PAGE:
8. The hypocrisy of this SJPJ article is astounding The authors conclude, ” SPJP hopes that by bringing these flawed narratives to light, we will encourage people to approach future discussions on this issue with a greater understanding and a critical eye.” The false narratives, however, are those presented by this SPJP article. I will explore one example, though the article is full of manySJPJ false narratives. The authors write, ” the painful and controversial formation of Israel from Palestinian territory”: There has never been a state called “Palestine”. The people who now call themselves “Palestinains” always lived in a region ruled by others. The region had been ruled by the Ottoman Empire for over 400 years. After World War I the Ottoman lands were turned over to the allies in the Sykes Picot treaty, under which the Ottomans kept Turkey. The allies, and the League of Nations created mandates to partition the borderless regions into independant nation states with distinct borders and national identities and self determination /self rule. The former” Greater Syria”, or “Syria Palestina” included the land now Israel, West Bank, Gaza, Syria, Jordan and Lebanon. The French were given the mandate for the part of former Greater Syria/Syria Palestina which they partitioned into the nation states Syria for Muslims, and Lebanon for Maronite Christians. The British were given the mandate for the part of former Greater Syria/Syria Palestina which included the land now Jordan , Israel, Gaza and the West Bank. The area now Israel was not called “Palestine” during the Ottoman times. Rather, it was the British who named their mandate, which included the land now Israel, Jordan , West Bank and Gaza “The British Mandate for Palestine”. The British gave 78% of the British Mandate for Palestine to Jordan for a state for the Muslims of the region, no Jews allowed by law from its inception. The remaining 22% of the British Mandate Palestinian Region(including the West Bank and Gaza) was reserved to the Jewish state under the San Remo Accords. This was agreed to by Arab leaders in the Faisal Wietzman agreement under which many Arab states were also created. The local Arabs protested and the British Mandate illegally offered them land for a second Muslim state, out of the land reserved under San Remo and Faisal Weizmann to the Jewish state. The local Arab leaders refused. Later, in the Partition Plan, the Mandate again illegally offered the local Arabs land from lands reserved to the Jewish state under San Remo and Faisal Weizmann . The local Arab leaders refused this twice. There was ample opportunity for self determination for the Muslims of the region in the other states formed from most of the land of former Greater Syria/Syria Palestina. San Remo was incorporated with the foundational documents of the UN.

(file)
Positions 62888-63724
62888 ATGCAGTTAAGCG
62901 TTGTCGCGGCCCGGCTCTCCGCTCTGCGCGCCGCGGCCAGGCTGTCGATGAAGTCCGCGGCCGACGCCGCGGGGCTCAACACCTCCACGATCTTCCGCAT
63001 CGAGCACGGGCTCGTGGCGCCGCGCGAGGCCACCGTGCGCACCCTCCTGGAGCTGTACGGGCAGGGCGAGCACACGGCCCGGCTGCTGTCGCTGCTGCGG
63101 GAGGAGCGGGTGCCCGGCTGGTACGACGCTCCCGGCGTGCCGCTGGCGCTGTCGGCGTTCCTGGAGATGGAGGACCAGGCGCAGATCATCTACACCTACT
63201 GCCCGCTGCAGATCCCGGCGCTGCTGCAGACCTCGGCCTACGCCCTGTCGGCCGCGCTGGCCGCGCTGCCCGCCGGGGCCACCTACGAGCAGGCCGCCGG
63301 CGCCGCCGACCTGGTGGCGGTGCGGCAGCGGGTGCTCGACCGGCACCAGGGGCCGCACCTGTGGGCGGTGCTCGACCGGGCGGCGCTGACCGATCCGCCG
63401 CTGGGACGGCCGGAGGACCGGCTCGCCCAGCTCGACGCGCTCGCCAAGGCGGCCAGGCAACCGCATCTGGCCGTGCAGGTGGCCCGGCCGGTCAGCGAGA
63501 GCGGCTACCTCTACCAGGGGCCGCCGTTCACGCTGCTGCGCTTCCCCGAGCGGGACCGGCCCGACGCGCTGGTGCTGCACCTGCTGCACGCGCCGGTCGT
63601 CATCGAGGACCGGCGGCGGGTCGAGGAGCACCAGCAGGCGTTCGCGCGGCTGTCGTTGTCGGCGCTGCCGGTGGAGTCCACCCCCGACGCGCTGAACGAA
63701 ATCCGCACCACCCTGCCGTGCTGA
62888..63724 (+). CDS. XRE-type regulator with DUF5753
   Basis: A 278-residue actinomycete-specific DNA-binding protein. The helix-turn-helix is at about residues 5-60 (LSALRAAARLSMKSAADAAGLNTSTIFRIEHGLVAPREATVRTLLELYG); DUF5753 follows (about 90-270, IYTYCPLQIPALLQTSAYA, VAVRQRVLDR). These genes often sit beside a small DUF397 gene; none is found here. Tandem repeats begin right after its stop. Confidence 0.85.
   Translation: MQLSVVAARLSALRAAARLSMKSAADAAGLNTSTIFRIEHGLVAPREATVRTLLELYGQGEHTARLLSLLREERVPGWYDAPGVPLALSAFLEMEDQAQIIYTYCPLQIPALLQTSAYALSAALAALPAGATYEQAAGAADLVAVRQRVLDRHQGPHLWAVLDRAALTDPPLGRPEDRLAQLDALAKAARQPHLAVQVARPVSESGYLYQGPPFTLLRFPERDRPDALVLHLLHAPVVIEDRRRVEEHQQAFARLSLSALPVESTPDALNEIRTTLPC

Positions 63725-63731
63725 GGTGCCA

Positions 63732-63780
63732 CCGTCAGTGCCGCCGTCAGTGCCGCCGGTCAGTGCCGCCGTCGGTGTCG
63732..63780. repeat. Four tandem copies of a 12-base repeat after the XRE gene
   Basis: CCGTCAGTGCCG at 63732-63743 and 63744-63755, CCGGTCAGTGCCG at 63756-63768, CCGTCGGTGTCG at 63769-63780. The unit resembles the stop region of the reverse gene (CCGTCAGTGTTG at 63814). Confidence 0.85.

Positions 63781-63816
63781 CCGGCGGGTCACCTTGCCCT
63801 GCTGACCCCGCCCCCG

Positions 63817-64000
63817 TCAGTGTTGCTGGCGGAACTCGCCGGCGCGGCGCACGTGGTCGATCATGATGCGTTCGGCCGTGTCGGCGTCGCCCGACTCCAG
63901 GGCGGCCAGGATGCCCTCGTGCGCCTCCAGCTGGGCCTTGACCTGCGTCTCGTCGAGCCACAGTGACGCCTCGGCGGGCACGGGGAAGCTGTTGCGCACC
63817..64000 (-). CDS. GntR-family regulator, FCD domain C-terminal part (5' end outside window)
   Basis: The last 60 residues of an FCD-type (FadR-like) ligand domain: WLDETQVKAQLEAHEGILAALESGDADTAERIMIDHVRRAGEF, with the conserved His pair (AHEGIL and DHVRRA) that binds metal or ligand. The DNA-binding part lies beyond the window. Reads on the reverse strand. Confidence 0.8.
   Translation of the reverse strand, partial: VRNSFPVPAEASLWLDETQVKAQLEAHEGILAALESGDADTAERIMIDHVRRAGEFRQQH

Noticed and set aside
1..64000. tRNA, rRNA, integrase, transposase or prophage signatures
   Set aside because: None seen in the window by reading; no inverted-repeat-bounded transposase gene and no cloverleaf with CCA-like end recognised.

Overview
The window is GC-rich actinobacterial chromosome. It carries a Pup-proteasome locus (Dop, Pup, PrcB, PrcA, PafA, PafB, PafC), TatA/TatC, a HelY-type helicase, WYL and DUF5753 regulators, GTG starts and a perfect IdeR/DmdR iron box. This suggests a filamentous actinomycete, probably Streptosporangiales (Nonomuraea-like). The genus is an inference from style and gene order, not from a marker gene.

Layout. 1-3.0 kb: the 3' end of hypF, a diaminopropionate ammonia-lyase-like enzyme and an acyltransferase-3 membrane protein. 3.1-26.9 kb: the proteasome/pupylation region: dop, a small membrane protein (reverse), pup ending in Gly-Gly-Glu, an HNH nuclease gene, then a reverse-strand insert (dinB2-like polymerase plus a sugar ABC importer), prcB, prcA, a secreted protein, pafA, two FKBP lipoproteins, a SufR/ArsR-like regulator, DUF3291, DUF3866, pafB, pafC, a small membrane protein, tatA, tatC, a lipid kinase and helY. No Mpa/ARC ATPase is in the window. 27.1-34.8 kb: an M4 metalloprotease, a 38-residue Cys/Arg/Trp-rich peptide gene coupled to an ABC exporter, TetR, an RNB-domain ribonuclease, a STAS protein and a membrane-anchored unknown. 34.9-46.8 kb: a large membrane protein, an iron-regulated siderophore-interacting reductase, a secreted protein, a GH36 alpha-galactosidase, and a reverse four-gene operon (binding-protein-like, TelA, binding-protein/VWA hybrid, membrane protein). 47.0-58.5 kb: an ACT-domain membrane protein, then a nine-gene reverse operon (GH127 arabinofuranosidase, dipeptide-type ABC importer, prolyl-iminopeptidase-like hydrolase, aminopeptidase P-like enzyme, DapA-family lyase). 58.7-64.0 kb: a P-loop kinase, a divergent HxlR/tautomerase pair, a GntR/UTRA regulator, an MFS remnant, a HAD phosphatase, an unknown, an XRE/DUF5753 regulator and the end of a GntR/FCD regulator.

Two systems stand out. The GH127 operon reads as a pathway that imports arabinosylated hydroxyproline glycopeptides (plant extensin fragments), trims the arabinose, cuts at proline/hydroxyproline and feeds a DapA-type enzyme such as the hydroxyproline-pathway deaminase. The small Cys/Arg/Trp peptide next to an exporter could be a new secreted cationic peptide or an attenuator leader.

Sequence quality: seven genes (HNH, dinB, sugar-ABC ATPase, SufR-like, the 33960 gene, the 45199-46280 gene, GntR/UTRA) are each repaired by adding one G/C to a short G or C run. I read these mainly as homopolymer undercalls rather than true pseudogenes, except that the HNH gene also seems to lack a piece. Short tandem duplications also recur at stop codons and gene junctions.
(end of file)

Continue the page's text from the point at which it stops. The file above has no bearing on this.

The Arabs who lived in the region owned hardly any of the land they lived on and farmed, 3.5-5%. They were renters, tenant farmers, migrant workers. There are extensive Ottoman land records and British Mandate land records. There were detailed Ottoman land laws. During the Ottoman period there were periods of high taxation and inflation. The fellaheen had high debt. They could not own, or if they had owned lost title. Also local Arabs sought to avoid taxation and military draft by not registering deeds as required by Ottoman law. So those who had owned lost title that way. Large tracts of land were sold to the prospective Jewish state by wealthy Syrian and Turkish absentee landlords and local elites. The rest of the land was public land privately owned by no one. Ownership of public lands passed from the Ottoman Empire to the British Manadate who apportioned it as above, to Jordan and Israel.